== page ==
BC Law Manufactures Insecurity, Say 'Manufactured Home' Owners

With land prices rising, there's little to protect a key source of affordable housing from redevelopment.

By Katie Hyslop 12 May 2016 |

Katie Hyslop reports on affordable housing for Tyee Solutions Society. Follow her on Twitter @kehyslop, or read her previous reporting published on The Tyee here.

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British Columbia NDP MLA Harry Bains introduced a private members' bill on Monday to better protect residents evicted when manufactured home parks are redeveloped. His motion highlights a below-the-radar threat to tens of thousands of B.C. households living in some of the province's most affordable market housing.

This is the third time the NDP has introduced such a bill. The first was 10 years ago, shortly after Bains met an elderly couple facing eviction from their long-term home in a manufactured home park in his Surrey-Newton riding. Bains and the municipality helped stop their eviction, but the story stayed with the MLA.

"These are seniors who built this province," Bains said. "They need to be treated fairly." But sadly, stories like the one that motivated Bains remain common.

Take the situation of Ken Jennings and Mary Lamb-Smith. The elderly pair didn't have a very merry Christmas last year. On Dec. 9 a bailiff delivered a writ of possession to the elderly couple and their neighbours, giving them just three days to pack up their belongings and leave -- along with their homes.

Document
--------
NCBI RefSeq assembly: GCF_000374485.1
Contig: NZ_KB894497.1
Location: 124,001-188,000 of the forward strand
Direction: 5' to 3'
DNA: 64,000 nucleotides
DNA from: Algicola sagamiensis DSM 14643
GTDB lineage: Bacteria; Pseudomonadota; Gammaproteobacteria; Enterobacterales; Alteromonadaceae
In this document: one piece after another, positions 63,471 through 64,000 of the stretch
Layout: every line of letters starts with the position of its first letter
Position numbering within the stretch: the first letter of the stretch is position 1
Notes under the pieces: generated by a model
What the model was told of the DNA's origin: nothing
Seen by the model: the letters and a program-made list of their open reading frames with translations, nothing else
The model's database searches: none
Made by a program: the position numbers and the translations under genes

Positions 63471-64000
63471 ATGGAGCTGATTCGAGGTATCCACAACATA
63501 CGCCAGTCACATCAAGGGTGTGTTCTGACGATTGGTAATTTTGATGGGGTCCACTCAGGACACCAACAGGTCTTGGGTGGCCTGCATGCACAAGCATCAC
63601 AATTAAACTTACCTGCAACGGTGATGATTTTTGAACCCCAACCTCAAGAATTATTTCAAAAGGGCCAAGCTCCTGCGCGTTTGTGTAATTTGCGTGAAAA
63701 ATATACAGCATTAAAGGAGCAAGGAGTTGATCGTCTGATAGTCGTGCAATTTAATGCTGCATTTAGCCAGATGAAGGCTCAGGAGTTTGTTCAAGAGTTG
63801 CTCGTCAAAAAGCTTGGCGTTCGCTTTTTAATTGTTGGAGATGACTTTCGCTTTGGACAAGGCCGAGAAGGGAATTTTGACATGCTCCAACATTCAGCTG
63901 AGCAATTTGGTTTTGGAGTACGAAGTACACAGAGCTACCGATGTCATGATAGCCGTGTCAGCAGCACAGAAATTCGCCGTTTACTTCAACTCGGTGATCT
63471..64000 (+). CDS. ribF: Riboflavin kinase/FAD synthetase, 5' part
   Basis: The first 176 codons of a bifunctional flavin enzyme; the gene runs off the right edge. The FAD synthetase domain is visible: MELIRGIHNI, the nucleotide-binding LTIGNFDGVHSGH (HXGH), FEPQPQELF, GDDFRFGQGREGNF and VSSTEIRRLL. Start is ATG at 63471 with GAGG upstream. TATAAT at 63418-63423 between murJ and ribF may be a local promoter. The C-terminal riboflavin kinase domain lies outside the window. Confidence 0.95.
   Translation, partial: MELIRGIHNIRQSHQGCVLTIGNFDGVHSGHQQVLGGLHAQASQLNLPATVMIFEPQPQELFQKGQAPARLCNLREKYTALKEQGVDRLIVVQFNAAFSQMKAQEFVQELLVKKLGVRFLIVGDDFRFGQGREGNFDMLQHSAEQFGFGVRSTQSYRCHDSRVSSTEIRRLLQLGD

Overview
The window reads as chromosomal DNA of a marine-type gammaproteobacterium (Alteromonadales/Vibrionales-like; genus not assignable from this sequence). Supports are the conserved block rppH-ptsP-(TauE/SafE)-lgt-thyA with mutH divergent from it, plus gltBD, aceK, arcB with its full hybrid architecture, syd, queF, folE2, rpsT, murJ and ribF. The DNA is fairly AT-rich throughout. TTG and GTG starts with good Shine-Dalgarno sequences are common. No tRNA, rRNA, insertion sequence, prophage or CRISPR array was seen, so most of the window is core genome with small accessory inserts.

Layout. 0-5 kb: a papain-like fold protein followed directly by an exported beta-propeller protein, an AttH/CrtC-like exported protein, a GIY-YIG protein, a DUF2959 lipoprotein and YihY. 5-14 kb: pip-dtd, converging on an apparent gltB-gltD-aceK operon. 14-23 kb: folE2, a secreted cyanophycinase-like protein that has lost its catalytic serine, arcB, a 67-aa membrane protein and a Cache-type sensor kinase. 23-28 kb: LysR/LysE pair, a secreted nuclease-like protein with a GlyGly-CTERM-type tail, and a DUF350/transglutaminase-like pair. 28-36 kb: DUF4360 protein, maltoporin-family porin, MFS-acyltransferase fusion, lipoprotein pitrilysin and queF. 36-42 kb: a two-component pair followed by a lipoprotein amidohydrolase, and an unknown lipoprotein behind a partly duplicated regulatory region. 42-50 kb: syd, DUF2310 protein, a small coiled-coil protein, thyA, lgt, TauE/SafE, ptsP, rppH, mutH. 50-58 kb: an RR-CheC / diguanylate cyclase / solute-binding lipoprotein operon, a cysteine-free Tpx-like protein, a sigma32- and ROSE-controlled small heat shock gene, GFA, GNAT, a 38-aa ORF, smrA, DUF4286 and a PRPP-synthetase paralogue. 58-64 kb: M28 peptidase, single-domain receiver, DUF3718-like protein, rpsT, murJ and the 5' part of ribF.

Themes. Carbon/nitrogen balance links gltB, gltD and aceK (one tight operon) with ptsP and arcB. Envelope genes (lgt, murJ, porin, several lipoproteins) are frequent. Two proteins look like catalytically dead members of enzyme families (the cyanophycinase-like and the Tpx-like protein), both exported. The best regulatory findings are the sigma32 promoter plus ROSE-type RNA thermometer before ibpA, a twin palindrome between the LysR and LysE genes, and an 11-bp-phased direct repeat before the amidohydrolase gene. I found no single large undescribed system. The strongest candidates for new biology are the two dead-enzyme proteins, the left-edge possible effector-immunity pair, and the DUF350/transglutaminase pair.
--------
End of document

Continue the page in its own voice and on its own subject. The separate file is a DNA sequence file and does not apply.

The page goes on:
Jennings, 78, and Lamb-Smith, 80, lived in Kurpils Trailer Court in Port Edward, B.C., where residents parked their RVs or, in Jenning's case, their manufactured home. Jennings moved in 27 years ago with his wife, who later passed from cancer. Lamb-Smith joined him in 2008.

In August 2014, the park's owner, Stonecliff Properties, served initial eviction notices to its tenants, saying it couldn't upgrade critical health and safety infrastructure while tenants were living at the park. Tenants were still fighting eviction when the bailiff arrived last December.

"We didn't have a Christmas this year," Jennings said on the phone from Port Edward, "It was impossible." Earlier this spring, Stonecliff started destroying the homes and RVs abandoned on its property.

The couple stayed with friends for two weeks before finding a rental home. At $800 a month, it's almost four times the $215 "pad rent" they paid monthly at the park. But for a couple living on about $45,000 annually, it's a steal in a town that's booming thanks to a planned liquefied natural gas port.

"You can't get anything for less than $1,000, and that's provided it doesn't fall down when you open the door," Jennings said. His current home is older than he is, "and it shows, too."

'Mobile' in name only

While technically "mobile," manufactured homes need a crane and transport truck to move. Utilities must be disconnected and then reconnected at the new site, adding costs. Many homes are too old to withstand moving, and some parks refuse homes past a certain age.